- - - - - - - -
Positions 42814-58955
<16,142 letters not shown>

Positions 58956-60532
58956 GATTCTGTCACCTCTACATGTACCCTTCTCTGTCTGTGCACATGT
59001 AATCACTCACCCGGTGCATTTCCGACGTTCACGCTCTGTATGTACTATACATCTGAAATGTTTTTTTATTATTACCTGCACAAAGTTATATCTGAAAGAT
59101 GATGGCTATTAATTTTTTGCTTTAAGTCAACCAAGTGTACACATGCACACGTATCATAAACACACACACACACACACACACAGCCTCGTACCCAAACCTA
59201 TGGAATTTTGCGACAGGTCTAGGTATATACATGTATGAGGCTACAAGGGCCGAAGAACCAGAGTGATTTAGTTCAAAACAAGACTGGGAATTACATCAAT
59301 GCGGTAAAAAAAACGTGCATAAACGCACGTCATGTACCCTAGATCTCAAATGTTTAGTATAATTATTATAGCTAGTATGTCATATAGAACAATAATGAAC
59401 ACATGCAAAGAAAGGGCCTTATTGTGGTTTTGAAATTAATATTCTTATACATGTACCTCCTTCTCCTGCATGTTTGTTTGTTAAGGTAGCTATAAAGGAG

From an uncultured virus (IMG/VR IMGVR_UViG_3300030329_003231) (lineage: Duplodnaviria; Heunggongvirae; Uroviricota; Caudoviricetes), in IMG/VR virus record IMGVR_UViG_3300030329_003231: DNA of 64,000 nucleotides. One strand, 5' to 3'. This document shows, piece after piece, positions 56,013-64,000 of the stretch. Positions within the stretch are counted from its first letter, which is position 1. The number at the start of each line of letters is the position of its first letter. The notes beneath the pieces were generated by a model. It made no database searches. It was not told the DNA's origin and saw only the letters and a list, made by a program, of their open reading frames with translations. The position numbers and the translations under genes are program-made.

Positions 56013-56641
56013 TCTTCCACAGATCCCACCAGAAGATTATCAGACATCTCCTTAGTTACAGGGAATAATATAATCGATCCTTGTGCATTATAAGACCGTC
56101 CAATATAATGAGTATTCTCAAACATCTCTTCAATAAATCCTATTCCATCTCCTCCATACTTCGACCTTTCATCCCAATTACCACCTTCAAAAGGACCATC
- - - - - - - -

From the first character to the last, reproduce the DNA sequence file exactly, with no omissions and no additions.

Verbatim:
Positions 42814-58955
<16,142 letters not shown>

Positions 58956-60532
58956 GATTCTGTCACCTCTACATGTACCCTTCTCTGTCTGTGCACATGT
59001 AATCACTCACCCGGTGCATTTCCGACGTTCACGCTCTGTATGTACTATACATCTGAAATGTTTTTTTATTATTACCTGCACAAAGTTATATCTGAAAGAT
59101 GATGGCTATTAATTTTTTGCTTTAAGTCAACCAAGTGTACACATGCACACGTATCATAAACACACACACACACACACACACAGCCTCGTACCCAAACCTA
59201 TGGAATTTTGCGACAGGTCTAGGTATATACATGTATGAGGCTACAAGGGCCGAAGAACCAGAGTGATTTAGTTCAAAACAAGACTGGGAATTACATCAAT
59301 GCGGTAAAAAAAACGTGCATAAACGCACGTCATGTACCCTAGATCTCAAATGTTTAGTATAATTATTATAGCTAGTATGTCATATAGAACAATAATGAAC
59401 ACATGCAAAGAAAGGGCCTTATTGTGGTTTTGAAATTAATATTCTTATACATGTACCTCCTTCTCCTGCATGTTTGTTTGTTAAGGTAGCTATAAAGGAG

From an uncultured virus (IMG/VR IMGVR_UViG_3300030329_003231) (lineage: Duplodnaviria; Heunggongvirae; Uroviricota; Caudoviricetes), in IMG/VR virus record IMGVR_UViG_3300030329_003231: DNA of 64,000 nucleotides. One strand, 5' to 3'. This document shows, piece after piece, positions 56,013-64,000 of the stretch. Positions within the stretch are counted from its first letter, which is position 1. The number at the start of each line of letters is the position of its first letter. The notes beneath the pieces were generated by a model. It made no database searches. It was not told the DNA's origin and saw only the letters and a list, made by a program, of their open reading frames with translations. The position numbers and the translations under genes are program-made.

Positions 56013-56641
56013 TCTTCCACAGATCCCACCAGAAGATTATCAGACATCTCCTTAGTTACAGGGAATAATATAATCGATCCTTGTGCATTATAAGACCGTC
56101 CAATATAATGAGTATTCTCAAACATCTCTTCAATAAATCCTATTCCATCTCCTCCATACTTCGACCTTTCATCCCAATTACCACCTTCAAAAGGACCATC